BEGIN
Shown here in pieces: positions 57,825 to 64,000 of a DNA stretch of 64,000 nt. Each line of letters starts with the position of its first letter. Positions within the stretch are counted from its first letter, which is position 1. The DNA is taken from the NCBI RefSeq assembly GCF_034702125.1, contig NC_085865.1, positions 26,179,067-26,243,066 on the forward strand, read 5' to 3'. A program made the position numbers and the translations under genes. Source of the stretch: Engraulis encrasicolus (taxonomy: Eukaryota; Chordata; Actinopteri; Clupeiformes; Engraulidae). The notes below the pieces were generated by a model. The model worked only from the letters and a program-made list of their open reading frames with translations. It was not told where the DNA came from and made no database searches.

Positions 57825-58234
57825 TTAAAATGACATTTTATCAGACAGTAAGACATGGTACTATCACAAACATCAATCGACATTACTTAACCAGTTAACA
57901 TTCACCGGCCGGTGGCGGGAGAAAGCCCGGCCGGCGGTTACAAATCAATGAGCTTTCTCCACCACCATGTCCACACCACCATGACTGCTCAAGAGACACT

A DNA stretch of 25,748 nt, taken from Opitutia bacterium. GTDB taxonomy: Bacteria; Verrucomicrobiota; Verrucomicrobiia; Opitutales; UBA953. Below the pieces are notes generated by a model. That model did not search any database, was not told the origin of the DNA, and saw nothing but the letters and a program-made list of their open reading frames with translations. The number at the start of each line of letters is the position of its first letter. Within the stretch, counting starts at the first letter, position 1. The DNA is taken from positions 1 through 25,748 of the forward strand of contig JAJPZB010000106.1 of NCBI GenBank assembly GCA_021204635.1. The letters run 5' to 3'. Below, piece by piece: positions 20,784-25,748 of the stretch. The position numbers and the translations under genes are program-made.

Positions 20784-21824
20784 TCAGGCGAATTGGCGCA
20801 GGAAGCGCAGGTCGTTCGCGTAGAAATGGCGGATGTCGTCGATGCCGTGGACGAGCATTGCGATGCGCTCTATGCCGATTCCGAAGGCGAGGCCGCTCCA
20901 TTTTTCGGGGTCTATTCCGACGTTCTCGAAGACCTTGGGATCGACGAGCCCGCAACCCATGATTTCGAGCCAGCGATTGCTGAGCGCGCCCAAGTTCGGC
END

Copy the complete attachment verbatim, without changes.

Shown here in pieces: positions 57,825 to 64,000 of a DNA stretch of 64,000 nt. Each line of letters starts with the position of its first letter. Positions within the stretch are counted from its first letter, which is position 1. The DNA is taken from the NCBI RefSeq assembly GCF_034702125.1, contig NC_085865.1, positions 26,179,067-26,243,066 on the forward strand, read 5' to 3'. A program made the position numbers and the translations under genes. Source of the stretch: Engraulis encrasicolus (taxonomy: Eukaryota; Chordata; Actinopteri; Clupeiformes; Engraulidae). The notes below the pieces were generated by a model. The model worked only from the letters and a program-made list of their open reading frames with translations. It was not told where the DNA came from and made no database searches.

Positions 57825-58234
57825 TTAAAATGACATTTTATCAGACAGTAAGACATGGTACTATCACAAACATCAATCGACATTACTTAACCAGTTAACA
57901 TTCACCGGCCGGTGGCGGGAGAAAGCCCGGCCGGCGGTTACAAATCAATGAGCTTTCTCCACCACCATGTCCACACCACCATGACTGCTCAAGAGACACT

A DNA stretch of 25,748 nt, taken from Opitutia bacterium. GTDB taxonomy: Bacteria; Verrucomicrobiota; Verrucomicrobiia; Opitutales; UBA953. Below the pieces are notes generated by a model. That model did not search any database, was not told the origin of the DNA, and saw nothing but the letters and a program-made list of their open reading frames with translations. The number at the start of each line of letters is the position of its first letter. Within the stretch, counting starts at the first letter, position 1. The DNA is taken from positions 1 through 25,748 of the forward strand of contig JAJPZB010000106.1 of NCBI GenBank assembly GCA_021204635.1. The letters run 5' to 3'. Below, piece by piece: positions 20,784-25,748 of the stretch. The position numbers and the translations under genes are program-made.

Positions 20784-21824
20784 TCAGGCGAATTGGCGCA
20801 GGAAGCGCAGGTCGTTCGCGTAGAAATGGCGGATGTCGTCGATGCCGTGGACGAGCATTGCGATGCGCTCTATGCCGATTCCGAAGGCGAGGCCGCTCCA
20901 TTTTTCGGGGTCTATTCCGACGTTCTCGAAGACCTTGGGATCGACGAGCCCGCAACCCATGATTTCGAGCCAGCGATTGCTGAGCGCGCCCAAGTTCGGC